This Kenyan Gaming startup has launched a video conferencing system for Africa

Kenya’s Gaming tech start-up, Usiku Games has today launched Gumzo, the first Made-in-Africa video conferencing system. The launch comes at a time when the demand for video calling continues to surge due to the coronavirus pandemic.

The plaform according to the company will enable users enjoy better quality calls with unlimited attendees, at more affordable prices. The service is free for users to attend meetings, and will only costs Ksh.100 per week for those who want to host their own meetings. Users will be able to pay via Mpesa.

The company says the web-based system is also very secure as all calls are encrypted ensuring that users’ calls are private and protected.

To avoid the problem of “Zoom Bombing”, Gumzo is also using local phone number verification and real-names to ensure a safe environment for the users. Meeting hosts can review the live video, name and phone number of each attendee before allowing them in to the room.

According to Jay Shapiro, the Founder and CEO, of Usiku Games, Gumzo is Africa’s first innovation in video conferencing built by Kenyan developers who have exhibited a high level of skill in coding and system architecture:

“We are glad to have built this video conferencing system here in Kenya for the continent. This is a turning point in Africa’s innovation since our users will be able to enjoy lower rates, longer talk time and host many people at the same time without worrying about their security. We have invested heavily on security and creating a better experience compared to the overseas competition.

Mr.Shapiro also points out that the users will enjoy better quality calls, due to the low latency of the high-speed broadband in Africa. “This is supported by the fact that our servers are right here in Africa, which allow for quick and seamless connections. The competition all host their servers in China / USA, so their video signals must go halfway around the planet via undersea cables, which takes time and degrades the call quality” he added.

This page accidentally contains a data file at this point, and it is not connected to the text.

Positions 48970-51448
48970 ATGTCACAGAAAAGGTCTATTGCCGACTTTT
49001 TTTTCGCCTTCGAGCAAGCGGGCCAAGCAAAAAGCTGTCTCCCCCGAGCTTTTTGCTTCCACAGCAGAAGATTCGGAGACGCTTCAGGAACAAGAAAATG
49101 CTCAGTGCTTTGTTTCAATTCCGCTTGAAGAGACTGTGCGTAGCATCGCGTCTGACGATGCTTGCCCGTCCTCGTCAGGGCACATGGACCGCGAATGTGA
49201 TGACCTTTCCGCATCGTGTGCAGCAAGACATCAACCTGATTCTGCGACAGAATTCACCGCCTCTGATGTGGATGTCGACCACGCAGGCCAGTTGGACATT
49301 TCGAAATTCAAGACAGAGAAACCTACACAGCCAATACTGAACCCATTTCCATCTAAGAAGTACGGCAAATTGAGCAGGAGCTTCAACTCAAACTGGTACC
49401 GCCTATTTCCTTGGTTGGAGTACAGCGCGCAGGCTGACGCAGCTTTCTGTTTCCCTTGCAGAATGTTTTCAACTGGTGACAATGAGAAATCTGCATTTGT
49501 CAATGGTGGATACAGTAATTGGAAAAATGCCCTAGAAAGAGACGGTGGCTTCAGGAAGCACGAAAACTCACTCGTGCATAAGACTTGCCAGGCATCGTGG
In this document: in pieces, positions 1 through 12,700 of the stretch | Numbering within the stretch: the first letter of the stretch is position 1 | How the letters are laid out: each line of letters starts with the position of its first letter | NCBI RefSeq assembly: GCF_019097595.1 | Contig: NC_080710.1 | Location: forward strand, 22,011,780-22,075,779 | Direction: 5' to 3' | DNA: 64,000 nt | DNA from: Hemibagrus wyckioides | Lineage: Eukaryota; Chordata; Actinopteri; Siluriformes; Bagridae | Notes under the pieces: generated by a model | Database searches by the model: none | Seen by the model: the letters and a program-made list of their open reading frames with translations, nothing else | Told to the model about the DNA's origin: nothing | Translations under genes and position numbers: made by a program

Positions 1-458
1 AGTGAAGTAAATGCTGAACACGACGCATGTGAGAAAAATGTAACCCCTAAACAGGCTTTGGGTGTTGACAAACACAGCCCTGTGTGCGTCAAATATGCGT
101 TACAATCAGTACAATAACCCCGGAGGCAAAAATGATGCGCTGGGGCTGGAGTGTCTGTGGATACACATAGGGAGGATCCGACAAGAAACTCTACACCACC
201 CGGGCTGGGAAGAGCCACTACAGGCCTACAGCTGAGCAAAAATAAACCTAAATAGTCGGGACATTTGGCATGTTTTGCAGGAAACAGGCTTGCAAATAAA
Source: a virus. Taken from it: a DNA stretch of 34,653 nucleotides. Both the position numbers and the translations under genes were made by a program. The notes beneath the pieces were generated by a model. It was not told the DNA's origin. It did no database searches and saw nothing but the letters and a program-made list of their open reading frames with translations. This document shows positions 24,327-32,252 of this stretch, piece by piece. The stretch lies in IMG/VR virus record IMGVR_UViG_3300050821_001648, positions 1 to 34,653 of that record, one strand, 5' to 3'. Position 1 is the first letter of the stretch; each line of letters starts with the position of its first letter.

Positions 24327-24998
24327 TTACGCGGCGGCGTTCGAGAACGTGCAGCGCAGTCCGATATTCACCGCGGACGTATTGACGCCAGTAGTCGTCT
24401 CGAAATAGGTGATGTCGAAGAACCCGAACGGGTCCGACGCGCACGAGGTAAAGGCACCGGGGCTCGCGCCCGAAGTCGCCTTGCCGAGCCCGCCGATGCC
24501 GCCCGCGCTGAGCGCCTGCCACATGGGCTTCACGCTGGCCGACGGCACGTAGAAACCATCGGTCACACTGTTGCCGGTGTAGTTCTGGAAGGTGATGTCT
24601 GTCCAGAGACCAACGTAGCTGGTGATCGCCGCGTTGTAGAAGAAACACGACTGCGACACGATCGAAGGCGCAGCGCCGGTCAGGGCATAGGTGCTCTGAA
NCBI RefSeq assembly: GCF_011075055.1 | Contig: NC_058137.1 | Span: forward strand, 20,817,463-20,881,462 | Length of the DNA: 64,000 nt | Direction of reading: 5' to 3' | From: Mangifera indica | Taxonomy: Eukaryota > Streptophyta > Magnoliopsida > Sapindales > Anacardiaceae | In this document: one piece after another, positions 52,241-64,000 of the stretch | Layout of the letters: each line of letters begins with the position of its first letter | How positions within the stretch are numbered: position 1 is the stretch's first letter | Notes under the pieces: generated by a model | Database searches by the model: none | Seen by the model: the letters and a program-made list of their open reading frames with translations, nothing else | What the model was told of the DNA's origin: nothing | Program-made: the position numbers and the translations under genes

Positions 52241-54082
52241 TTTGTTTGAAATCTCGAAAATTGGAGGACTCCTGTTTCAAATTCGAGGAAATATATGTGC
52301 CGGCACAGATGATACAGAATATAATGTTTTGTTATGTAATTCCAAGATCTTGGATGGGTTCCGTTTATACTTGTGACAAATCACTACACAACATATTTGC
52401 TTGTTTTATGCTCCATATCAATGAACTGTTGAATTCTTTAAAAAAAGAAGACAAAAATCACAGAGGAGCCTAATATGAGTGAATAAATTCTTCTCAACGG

The video conferencing system will also enable African countries to retain the fees in local economies, compared to competition that repatriates it off the continent:

“Since the existing players are all international companies, there are billions of shillings in fees from across Africa that are leaving the continent and into these companies’ coffers overseas exactly at a time when we need that money in the local economy. Gumzo will save it.”

During the Covid-19 lockdown, more families and friends are using video conferencing for social gatherings, and not just business meetings. Gumzo supports fun times for users, allows groups to watch shared movies and play games with loved ones especially during these tough times. Gumzo games include board games and card games as well as have Karaoke nights.

At the same time, influencers and media personalities who are currently conducting interviews online will have an opportunity to brand their virtual rooms during their sessions.

In the near future, Gumzo will be adding the ability to connect to other social media platforms such as Facebook Live and YouTube Live allowing teachers, pastors, and community leaders to reach mass audiences.

There are already more than 350 million internet-connected smartphones across Africa. Most of them that run on Android and IOS are compatible to use Gumzo, which is purely browser based, not a native app with no downloads or plugins to be installed.

Gumzo has committed to make the platform available to all public school teachers in Kenya for free use of their virtual classrooms, tuitions and family calls through the end of the year.

In addition, Gumzo have committed that 50 percent of all fees raised on the platform will be donated to Covid-19 response Fund, NGOs in Kenya, including the Pwani Youth Network, Team Pankaj & Mombasa Red Cross.

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Nixon Kanali

Tech journalist based in Nairobi. I track and report on tech and African startups. Founder and Editor of TechTrends Media. Nixon is also the East African tech editor for Africa Business Communities. Send tips to

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